Last spring, Google launched its Global Impact Challenge: Disabilities. The initiative put $20 million in grant money on the table for innovative organizations with “big ideas for how technology can help create solutions” to the challenges faced by people with disabilities.
The foundation recently released its list of winners and it’s supporting some really cool stuff. In turn, this is a good moment to take a deeper look at Google's philanthropy, which keeps getting more interesting.
First the disabilities awards. According to the foundation, over 1,000 organizations submitted their projects for challenge grants, but only a lucky 30 projects were selected for funding. You can read all about the winners here, but there were a few that really jumped out:
- Ezer Mizion. This outfit is piloting an onscreen keyboard project called Click2Speak to help those with limited mobility and high cognitive function communicate more effectively.
- Royal National Institute for Blind People is developing smart glasses to help those that are living with sight loss, yet still have some ability to see, “regain their independence.”
- Leprosy Mission Trust received a grant to establish a centralized facility where it will be 3D scanning and printing custom-made footwear that will allow people with leprosy to maintain their ability to walk.
- Besit Issie Shapiro and Sesame was on the receiving end of a $1 million Google.org grant to advance its work in smartphone technology that allows people with limited mobility to operate a smartphone with their heads.
Overall, Google.org awarded grants ranging from $150,000 to $1 million. And no surprise, nearly every winning project had a tech-heavy approach, which is a key way this funder advances its mission of applying innovative approaches to some of the world’s most pressing global health and development challenges. We see this a lot with tech companies, some of which aren't so imaginative in their funding (donating tons of product is one favorite strategy.)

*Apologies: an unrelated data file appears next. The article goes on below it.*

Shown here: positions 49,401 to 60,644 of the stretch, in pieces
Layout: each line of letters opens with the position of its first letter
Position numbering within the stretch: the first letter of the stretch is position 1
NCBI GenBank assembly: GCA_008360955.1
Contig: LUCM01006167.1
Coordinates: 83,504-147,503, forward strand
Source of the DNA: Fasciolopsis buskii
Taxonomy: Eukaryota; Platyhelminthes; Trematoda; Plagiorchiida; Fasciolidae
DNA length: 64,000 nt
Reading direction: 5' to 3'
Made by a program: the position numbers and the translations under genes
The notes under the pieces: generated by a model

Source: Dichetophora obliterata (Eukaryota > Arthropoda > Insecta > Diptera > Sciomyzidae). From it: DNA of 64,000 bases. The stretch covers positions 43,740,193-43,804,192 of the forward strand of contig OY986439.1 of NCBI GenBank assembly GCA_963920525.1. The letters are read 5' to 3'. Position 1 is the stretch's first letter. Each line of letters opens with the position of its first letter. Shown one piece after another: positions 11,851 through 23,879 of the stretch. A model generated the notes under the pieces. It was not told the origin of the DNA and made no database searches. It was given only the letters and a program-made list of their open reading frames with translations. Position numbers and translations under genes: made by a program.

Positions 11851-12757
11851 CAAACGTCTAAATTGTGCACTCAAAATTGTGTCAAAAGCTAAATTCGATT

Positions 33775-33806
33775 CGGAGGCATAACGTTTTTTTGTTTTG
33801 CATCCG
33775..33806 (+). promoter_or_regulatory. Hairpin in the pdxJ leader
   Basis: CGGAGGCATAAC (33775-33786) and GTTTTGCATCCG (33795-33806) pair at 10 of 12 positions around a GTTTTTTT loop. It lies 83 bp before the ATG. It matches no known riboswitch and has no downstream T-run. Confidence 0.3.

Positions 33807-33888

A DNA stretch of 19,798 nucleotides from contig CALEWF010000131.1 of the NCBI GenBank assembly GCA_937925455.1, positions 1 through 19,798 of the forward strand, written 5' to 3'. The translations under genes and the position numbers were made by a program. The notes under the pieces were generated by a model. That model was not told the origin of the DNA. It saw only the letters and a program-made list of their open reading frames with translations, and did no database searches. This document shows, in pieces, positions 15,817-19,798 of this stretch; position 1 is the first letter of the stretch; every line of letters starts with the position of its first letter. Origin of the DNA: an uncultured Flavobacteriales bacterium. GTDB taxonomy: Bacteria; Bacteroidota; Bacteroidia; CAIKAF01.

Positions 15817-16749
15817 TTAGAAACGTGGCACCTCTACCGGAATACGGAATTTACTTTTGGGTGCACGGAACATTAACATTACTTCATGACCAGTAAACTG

But if you've been watching Google.org over the past few years, you'll know that it is a surprisingly dynamic and responsive funder. That jumped out at us in late 2014, when Google came in big to fight Ebola, with CEO Larry Page putting up personal funds. We were also struck by Google's stepped-up Bay Area giving amid criticism that local tech companies were fueling local inequities.
- Google's Larry Page Just Gave Big for Ebola. Where's His Philanthropy Headed?
- Can Google’s Expanding BayArea Philanthropy Ease Local Tensions?
In terms of its global priorities, Google.org cites climate change, health and poverty as top concerns. And indeed, it gives heavily in those spaces. But it also jumps in to help with global problems that don’t appear on its list of priorities.
Take, for example, the foundation’s funding to end modern-day slavery. In 2011, Google gave $11.5 to combat slavery, which included an $8 million grant to the International Justice Mission in India. Those funds were directed toward the support of anti-slavery coalitions, direct intervention projects, and government-led rescue operations. It also gave $2 million to the U.S. Anti-Trafficking Resource Center hotline, and is on the list of $500,000-plus donors of thePolaris Project, an outfit dedicated to ending slavery and human trafficking.
Then there’s the foundation’s surprise jump into the global refugee crisis, in which Google called upon people to open their wallets and donate toward the worst humanitarian crisis in decades. The world responded with $5.5 million in donations, which the foundation matched dollar for dollar, donating a total of $11 million to Doctors Without Borders, the U.N. High Commissioner for Refugees, International Rescue Committee, and Save the Children. That $11 million gift, by the way, was a far cry from Google.org’s initial pledge to help refugees, which came in at just $1 million. More recently, the funder has been helping refugees in Europe meet their connectivity needs.
It’s been interesting watching Google.org over the last few years. Is this tech giant doing as much as it should or could, given its vast wealth? Probably not. Almost no corporations are. But what we can say is that this funder's grantmaking is surprisingly fluid and encouraging to track.